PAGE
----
Why I flew a kite on graduation day

To the Editor:

I skipped commencement. In fact, I skipped getting my own doctorate.

But I took pride in hearing the graduating students present jeered President George W. Bush ’68. I had predicted as much in the Yale Daily News (“Alma mater should not congratulate Bush,” 2/5).

Frankly, an academic and political gulf separates Bush from his alma mater. We Yalies, as a bunch, are bright and capable — and, as such, unlikely to embrace rewarding a mediocre student and unabashed anti-intellectual. Politically, as Lewis Lapham so eloquently perceived, Yalies vote “with the party of things-as-they-might-become.” Thus, by definition, we reject an untested politician appointed president by a majority of one. Bush was perversely deluded if he supposed he would be warmly embraced at commencement.

What troubles me most are the apparent actions of Yale President Richard Levin. The News reported on Jan. 31 that Bush called Levin on his first day in office. Soon thereafter, Levin and his wife were guests at the White House.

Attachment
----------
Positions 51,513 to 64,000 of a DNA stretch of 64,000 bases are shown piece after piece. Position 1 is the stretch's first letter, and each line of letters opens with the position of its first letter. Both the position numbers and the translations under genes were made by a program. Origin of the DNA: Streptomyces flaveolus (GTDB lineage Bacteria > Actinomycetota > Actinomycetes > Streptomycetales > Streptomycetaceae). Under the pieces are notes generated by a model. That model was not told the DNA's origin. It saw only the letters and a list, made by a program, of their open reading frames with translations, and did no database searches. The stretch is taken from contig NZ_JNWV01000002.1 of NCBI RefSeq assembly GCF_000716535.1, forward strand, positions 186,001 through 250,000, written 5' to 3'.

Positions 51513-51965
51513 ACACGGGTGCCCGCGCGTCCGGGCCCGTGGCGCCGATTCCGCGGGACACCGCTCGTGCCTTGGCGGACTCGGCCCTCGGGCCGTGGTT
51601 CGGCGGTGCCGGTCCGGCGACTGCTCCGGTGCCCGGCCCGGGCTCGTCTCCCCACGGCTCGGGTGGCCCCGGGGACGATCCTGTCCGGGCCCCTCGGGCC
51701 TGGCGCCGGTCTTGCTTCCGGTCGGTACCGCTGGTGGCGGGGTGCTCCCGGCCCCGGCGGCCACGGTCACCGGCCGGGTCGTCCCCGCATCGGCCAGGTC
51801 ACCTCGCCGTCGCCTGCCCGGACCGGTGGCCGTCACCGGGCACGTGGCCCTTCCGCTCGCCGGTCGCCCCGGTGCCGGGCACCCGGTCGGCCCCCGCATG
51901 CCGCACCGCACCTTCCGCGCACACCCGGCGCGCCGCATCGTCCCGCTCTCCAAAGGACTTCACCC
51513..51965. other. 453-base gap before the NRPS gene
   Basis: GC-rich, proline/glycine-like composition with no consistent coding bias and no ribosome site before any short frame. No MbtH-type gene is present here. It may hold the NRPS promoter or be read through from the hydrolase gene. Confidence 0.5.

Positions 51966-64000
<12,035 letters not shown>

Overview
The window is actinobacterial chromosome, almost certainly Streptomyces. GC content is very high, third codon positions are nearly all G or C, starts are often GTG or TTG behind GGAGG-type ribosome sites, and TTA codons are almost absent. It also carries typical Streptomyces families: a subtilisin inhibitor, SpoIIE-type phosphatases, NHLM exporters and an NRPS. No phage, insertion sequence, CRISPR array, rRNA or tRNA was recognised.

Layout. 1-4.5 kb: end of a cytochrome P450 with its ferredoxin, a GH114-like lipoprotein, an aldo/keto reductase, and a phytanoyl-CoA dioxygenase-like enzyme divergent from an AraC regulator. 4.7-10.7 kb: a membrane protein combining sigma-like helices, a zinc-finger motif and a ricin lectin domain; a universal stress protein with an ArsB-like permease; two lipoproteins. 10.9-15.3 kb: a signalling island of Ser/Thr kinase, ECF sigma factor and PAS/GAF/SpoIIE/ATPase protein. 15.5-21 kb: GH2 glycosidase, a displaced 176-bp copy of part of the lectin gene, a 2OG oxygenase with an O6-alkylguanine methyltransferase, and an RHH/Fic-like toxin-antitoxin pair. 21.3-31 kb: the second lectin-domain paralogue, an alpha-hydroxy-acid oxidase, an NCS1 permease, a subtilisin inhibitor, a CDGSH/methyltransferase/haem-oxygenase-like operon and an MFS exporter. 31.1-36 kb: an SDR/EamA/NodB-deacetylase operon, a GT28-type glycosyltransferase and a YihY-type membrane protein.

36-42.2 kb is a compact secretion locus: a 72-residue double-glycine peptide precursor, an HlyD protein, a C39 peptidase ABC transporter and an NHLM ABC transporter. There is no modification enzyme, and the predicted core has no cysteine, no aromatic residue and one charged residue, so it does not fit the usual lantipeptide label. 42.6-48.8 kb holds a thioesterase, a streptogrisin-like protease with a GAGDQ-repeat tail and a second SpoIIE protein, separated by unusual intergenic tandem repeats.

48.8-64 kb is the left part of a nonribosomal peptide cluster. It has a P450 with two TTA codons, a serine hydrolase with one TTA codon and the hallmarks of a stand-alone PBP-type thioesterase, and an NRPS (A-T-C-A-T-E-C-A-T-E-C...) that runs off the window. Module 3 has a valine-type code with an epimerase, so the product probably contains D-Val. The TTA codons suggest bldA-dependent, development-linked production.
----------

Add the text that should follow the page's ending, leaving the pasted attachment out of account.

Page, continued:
In the Clinton era you had to buy your way into the Lincoln Bedroom. In the Bush eraÊ– which is to say the era of a small, unconfident president — the flow of corruption has apparently reversed. Now we have Bush wooing Levin in search of a degree he could never have earned. Levin’s eagerness to appease represents a shocking lapse of judgment and integrity.

I had naively fancied that the pseudo-aristocratic Yale of and for the wealthy fat cats was a distant memory, long since replaced by a meritocratic institution. The decision to award an alum who got to be a student at Yale because daddy was — who for that matter got to be president because daddy was — mocks all of us who made it to and through Yale by being academically exceptional.

On commencement day I flew a kite, which, I’m sure, was a more meaningful way to mark the occasion.

Christopher P. Swanson

ART ’01

August 31, 2001

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